1. Banditqueen says:

      You are correct Michael, there was more work to do on the tomb but for money and other reasons, although Mary left orders it was changed. Yes, the remark comes from the seventeenth century although I can’t remember who wrote it.

  2. Globerose says:

    O-oh, am surprised by that Michael, as you are, because in her post of 2011, ‘Anne of Cleves Flander’s Mare?”, Claire says the remark came from Gilbert Burnet, Bishop of Salisbury, who had written in 1679 that Henry swore they had brought over a Flander’s Mare to him.” Anne, Claire points out, was not from Flanders.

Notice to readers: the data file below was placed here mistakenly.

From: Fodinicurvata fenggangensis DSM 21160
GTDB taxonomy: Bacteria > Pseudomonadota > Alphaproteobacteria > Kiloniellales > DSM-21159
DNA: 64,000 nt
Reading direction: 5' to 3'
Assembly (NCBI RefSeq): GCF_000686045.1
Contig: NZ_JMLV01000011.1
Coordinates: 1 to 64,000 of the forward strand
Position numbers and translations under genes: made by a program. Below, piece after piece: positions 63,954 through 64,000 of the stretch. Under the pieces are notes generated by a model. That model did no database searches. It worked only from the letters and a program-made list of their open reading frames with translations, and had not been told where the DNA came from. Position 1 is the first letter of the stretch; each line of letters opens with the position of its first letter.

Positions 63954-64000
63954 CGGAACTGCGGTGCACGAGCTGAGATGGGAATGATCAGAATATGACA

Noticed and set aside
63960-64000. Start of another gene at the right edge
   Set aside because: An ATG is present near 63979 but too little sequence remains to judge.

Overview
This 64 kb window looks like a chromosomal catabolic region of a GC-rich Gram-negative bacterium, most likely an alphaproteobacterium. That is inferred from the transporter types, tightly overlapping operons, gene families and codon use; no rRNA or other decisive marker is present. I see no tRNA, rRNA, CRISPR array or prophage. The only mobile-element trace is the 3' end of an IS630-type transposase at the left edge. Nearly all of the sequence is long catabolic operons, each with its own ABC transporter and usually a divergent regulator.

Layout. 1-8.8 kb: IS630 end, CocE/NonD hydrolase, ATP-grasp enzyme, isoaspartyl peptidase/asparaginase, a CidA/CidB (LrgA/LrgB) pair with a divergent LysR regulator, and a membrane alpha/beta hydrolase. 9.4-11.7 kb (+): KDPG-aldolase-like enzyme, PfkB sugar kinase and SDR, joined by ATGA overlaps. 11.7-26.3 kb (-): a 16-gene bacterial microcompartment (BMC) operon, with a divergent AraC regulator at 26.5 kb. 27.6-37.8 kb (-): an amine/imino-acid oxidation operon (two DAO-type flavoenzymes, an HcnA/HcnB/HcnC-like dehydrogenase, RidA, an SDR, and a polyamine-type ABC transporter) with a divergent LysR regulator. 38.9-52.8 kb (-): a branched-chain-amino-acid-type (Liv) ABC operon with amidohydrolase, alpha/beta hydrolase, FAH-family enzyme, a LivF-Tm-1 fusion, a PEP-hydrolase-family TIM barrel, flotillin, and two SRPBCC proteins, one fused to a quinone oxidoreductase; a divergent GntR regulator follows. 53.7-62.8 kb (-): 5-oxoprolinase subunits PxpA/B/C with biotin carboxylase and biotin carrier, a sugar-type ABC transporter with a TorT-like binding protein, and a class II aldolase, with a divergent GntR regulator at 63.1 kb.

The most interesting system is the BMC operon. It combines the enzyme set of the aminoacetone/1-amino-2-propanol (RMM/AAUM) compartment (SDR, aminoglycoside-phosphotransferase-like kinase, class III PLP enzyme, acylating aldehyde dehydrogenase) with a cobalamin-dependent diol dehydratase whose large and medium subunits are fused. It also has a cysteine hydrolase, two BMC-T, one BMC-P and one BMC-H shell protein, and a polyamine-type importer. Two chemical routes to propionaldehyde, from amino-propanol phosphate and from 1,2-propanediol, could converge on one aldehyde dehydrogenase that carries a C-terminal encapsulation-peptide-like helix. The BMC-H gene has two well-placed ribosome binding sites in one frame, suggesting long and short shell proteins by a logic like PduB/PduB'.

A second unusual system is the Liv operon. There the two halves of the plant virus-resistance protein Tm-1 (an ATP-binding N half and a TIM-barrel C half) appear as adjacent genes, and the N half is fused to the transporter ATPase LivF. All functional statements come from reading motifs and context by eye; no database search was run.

Trawling through stuff online today, I learned that a Flander’s Mare was a warhorse, big and strong, of course, and somewhat unwieldy.
    Someone else thought that by the time Henry clapped eyes on Anne, he had already seen young Catherine Howard. What do you think of that?

    1. Michael Wright says:

      Hmm, that is a possibility I had not considered. If true his reaction makes a little more sense ad he may have been setting up a reason to stop the marriage before it happened when he met Anne and not just acting like a jerk.

  3. Michael Wright says:

    Thank you BQ and Christine. After reading your current posts it reminded me that I got that info from something Clair had written. Seeing how the comment was made over 100yrs later I can’t see why Westminster is continuing with that meme that it was spoken by Henry VIII.

    1. Michael Wright says:

      My apologies. I meant thank you Globerose

      1. Banditqueen says: